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Gloucestershire Business News

New app will enable public to support research around plastic waste in soils

Researchers at University of Gloucestershire have helped to devise a new app to enable the public to support scientists in understanding how much plastic waste ends up in soils, potentially damaging wildlife and the food supply.

The SoilPlastic App - available on IoS and Android - allows local communities to record their sightings of plastic in soils, which will enable scientists to gain a better understanding of the impacts of plastic residues on soil health.

Plastic mulches, nets, labels, transplant trays, pipes, silage wraps, and other plastic-based items play a central role in agriculture.

But when the plastic breaks down into micro and nano-plastics, they become small enough to be ingested by wildlife and can even be taken up by some fruits and vegetables, including apples and carrots.

Studies have found that plastics can also cause changes in soil properties, affecting nutrient cycling and soils´ ability to retain and store water, which makes it more difficult for soils to maintain biodiversity and provide crops with the nutrients they need to grow.

The new app will enable farmers and members of the public to record anonymously their sightings of waste plastic in soil, which will become part of a global database.

The data will enable farmers to make informed decisions around ways of reducing how much plastic ends up in their fields, either through using alternatives or recycling plastics in a more sustainable way.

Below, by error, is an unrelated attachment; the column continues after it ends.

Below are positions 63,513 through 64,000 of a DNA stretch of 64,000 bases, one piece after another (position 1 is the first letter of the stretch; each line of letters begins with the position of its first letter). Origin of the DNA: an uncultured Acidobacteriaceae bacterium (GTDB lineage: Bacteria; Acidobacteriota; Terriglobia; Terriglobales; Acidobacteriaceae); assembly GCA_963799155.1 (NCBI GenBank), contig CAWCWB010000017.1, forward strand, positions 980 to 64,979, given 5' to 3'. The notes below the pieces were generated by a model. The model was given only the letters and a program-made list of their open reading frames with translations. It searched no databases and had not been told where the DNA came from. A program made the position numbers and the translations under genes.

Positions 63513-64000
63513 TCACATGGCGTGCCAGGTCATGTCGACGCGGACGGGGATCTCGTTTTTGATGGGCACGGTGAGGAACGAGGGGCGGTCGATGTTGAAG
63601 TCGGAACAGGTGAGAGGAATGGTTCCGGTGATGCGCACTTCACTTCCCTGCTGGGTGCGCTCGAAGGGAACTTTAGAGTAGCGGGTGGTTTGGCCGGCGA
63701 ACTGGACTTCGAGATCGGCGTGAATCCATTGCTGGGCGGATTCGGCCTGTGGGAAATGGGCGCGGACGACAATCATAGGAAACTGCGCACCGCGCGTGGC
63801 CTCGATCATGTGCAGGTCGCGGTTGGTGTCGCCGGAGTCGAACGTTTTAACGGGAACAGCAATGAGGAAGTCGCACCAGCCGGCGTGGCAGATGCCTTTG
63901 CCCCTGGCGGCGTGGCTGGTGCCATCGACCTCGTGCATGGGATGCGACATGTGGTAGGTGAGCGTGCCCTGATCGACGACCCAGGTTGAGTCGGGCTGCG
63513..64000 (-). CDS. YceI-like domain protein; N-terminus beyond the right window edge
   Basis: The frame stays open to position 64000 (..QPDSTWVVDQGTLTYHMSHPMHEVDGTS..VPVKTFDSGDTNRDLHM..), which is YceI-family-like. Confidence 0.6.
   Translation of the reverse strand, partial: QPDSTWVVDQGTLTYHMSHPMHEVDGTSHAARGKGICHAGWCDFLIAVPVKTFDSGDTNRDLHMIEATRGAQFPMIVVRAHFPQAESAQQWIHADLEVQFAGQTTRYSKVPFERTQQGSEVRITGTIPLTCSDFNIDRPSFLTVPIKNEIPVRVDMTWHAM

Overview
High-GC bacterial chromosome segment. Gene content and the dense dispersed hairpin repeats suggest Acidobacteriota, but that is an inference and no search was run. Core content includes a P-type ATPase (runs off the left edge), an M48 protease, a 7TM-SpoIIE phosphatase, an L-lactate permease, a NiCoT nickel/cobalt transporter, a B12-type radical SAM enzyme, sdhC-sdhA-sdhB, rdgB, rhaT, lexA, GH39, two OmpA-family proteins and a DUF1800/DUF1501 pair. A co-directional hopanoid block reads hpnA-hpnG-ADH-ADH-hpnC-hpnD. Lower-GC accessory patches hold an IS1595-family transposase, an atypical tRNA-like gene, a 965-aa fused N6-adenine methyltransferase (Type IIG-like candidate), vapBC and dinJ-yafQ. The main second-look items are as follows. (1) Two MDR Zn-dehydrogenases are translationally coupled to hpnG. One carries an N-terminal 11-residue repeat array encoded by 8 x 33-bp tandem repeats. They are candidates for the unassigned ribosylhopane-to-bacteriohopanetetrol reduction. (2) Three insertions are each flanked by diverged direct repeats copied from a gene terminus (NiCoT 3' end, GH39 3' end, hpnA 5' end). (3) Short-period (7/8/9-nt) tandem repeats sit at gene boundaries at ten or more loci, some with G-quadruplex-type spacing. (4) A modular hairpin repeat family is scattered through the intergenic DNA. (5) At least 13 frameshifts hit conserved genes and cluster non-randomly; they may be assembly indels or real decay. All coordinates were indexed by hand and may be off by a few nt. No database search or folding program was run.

The app is part of the EU-funded MINAGRIS project exploring how plastic debris is affecting soil biodiversity, soil functions, related ecosystem services, and agricultural productivity across Europe.

The University's Countryside and Community Research Institute (CCRI) is leading on the research findings in the UK, investigating the advice available to farmers surrounding plastic use in agriculture, and working with UK horticultural growers and stakeholders.

Prof Julie Ingram, of the CCRI, said: "This new app will help us to gather crucial evidence around the impacts of plastics on soil health. This is a key area of research because we rely on our soils for producing 95% of our food.

"We hope that as many people as possible will try it out and contribute to this important research."

Dr Taru Sandén, of the Austrian Agency for Health and Food Safety (AGES), who has led the development of the app, said: "The SoilPlastic App enables citizens to become part of an international research project and to share their plastic observations from their surroundings.

"We hope many citizens open their eyes for the topic of plastic in the environment and use the possibilities of communicating with one another in the app."

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